Moving to a foreign country with a different language, culture and demanding educational system can put students under unbearable stress. But many students who seek mental support in Groningen are facing a months-long wait for an appointment.
Oscar removes three different pill bottles from his bag, explaining that medication has become a part of his routine of living with depression and anxiety disorders. “I get really distracted by my own stomach so I can’t focus on conversation. I always become very, very quiet. I can’t feel my hands; it feels like needles are pinching my hands.”
For Oscar, a Taiwanese student who asked that The Northern Times not share his last name, says that everything started when he moved to Japan for a year: “Their culture, everything regarding treating others is really harsh. They are harsh with each other, so they also extend that view to foreigners,” he says. Once he understood Japanese, Oscar says he could hear people criticizing him and was regularly discriminated against for his looks. He started taking medication for his anxiety and depression soon thereafter, and he says that his conditions can be crippling.
Now that he is living in Groningen, Oscar says that he feels that he is improving: “I’ve made a lot of friends and I feel this town very comfortable. I get less nervous, I try to avoid crowded places, but I still go to the party street (Poelestraat),” he jokes.
Nevertheless, being a student still means taking exams and attending lectures, which remain sources of anxiety. “When I go to school or the supermarket, I need to take my pills because it’s a closed space with a lot of people and I feel nervous,” he says. During one exam, he asked for a separate seat from his classmates. “I wanted to be separated and surrounded by emptiness, not by people.”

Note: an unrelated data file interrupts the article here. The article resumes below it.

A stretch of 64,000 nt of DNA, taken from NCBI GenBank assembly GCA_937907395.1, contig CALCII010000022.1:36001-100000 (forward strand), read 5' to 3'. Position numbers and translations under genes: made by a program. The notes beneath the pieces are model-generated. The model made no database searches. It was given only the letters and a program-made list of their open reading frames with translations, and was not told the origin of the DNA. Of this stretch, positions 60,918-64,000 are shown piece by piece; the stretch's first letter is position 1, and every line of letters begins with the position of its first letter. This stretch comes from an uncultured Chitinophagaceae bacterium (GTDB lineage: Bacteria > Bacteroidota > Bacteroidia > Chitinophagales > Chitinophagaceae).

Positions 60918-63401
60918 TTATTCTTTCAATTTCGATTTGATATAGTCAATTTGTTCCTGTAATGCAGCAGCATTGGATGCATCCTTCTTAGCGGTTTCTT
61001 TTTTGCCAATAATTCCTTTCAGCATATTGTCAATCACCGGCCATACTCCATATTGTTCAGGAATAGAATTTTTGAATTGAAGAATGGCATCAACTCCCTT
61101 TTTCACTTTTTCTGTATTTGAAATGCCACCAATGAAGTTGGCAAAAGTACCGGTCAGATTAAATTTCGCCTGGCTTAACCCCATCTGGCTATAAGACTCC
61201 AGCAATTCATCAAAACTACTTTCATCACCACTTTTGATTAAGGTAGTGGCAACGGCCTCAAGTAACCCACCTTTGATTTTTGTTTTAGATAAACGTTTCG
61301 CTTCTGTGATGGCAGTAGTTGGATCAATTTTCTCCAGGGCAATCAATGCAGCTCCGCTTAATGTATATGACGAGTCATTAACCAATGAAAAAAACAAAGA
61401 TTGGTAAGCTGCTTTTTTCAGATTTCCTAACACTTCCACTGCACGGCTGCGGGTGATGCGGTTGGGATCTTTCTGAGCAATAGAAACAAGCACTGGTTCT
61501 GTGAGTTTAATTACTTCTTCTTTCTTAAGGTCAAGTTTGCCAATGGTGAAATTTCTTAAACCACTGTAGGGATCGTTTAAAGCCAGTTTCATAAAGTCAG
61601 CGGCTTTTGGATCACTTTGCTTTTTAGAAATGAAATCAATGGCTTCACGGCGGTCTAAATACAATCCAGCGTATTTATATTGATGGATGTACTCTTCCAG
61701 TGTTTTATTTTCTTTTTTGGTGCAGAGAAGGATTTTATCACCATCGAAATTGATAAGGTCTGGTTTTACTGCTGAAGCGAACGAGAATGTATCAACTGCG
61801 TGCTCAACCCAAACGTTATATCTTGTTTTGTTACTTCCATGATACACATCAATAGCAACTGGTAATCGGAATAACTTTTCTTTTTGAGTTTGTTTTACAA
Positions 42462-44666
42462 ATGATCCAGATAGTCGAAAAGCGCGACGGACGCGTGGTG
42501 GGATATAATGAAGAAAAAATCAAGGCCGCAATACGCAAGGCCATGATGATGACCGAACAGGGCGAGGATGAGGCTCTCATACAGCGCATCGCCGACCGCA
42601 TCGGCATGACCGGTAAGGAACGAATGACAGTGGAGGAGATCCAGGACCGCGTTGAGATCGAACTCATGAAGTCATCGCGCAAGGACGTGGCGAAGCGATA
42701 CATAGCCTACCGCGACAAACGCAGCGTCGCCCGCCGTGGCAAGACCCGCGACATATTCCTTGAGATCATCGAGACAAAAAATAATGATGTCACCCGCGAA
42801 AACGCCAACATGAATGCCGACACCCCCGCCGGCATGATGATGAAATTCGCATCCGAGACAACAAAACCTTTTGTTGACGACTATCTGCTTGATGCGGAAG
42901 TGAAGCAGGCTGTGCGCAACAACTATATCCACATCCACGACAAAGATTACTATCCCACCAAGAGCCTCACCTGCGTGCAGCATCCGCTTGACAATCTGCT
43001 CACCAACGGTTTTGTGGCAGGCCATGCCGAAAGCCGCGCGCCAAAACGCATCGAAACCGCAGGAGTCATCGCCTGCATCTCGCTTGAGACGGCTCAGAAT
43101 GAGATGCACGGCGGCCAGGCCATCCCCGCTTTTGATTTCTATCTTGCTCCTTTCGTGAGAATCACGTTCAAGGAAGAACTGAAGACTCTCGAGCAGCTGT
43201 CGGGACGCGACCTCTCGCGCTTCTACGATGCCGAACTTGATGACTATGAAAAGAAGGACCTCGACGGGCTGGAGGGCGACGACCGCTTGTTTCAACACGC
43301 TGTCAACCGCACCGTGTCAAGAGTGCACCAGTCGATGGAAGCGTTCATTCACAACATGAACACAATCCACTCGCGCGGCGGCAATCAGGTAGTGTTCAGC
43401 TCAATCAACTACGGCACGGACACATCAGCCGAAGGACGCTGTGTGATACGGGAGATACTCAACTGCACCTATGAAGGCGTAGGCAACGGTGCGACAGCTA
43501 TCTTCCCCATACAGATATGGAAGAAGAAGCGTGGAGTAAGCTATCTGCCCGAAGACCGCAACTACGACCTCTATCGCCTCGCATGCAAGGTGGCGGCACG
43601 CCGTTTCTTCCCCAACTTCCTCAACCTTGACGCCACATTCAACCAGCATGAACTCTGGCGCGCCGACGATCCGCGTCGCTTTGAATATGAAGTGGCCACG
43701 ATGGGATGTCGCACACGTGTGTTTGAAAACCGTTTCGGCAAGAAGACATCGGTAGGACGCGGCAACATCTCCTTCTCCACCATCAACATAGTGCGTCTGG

Oscar, like many students, has sought professional support from the University of Groningen’s Student Service Center, but he was disappointed to discover that there was a 2 to 3 month wait before he could get an appointment. “I would probably die if I had to wait for three months,” Oscar says.
The University of Groningen has resources for internationals and Dutch students alike who are seeking support. In most cases, study advisors can offer help related to their studies and their academic achievements. However, if a student needs mental support, they are directed to the professionals from the psychology department of the university, that work for the Student Service Centre.
Waiting two months for an appointment
But getting help at the Student Service Center is easier said than done. The demand for mental health is so high that students in need have to book their appointments two months in advance. To improve the situation, Jorien Bakker, a spokesperson from the University of Groningen, says that the center has hired more people in the hopes of being able to offer appointments for students within two weeks long waiting lists at the student psychologists.
The current wait times “could have serious implications for their health and studies,” says Berend Roorda from SKLO (Studentenkoepel Levensbeschouwlijke Organisaties), the union for philosophically-inclined student associations. Roorda says that for international students specifically, their studies and integration in Dutch society are major sources of pressure. According to Roorda and Bakker, high academic demands and peer and family pressure can push internationals to their limits and prompt them to seek professional help. On top of that, internationals also have to deal with the anxiety of finding a room and settling down in a foreign city, which Roorda says makes them more prone to psychological problems as loneliness, stress, and burn-outs.
In response to the growing demand, Roorda is part of a new SKLO initiative called All Ears, which allows students to speak to someone outside of their social circle about their problems. Although some of the complaints students have would be better addressed by a psychologist, “some students might have a weight lifted off their shoulders by being able to talk to someone,” Roorda says. All Ears has nine student employees who take turns being a listening ear for their fellow students on Wednesdays from 2 to 4 pm at the Harmonie building.
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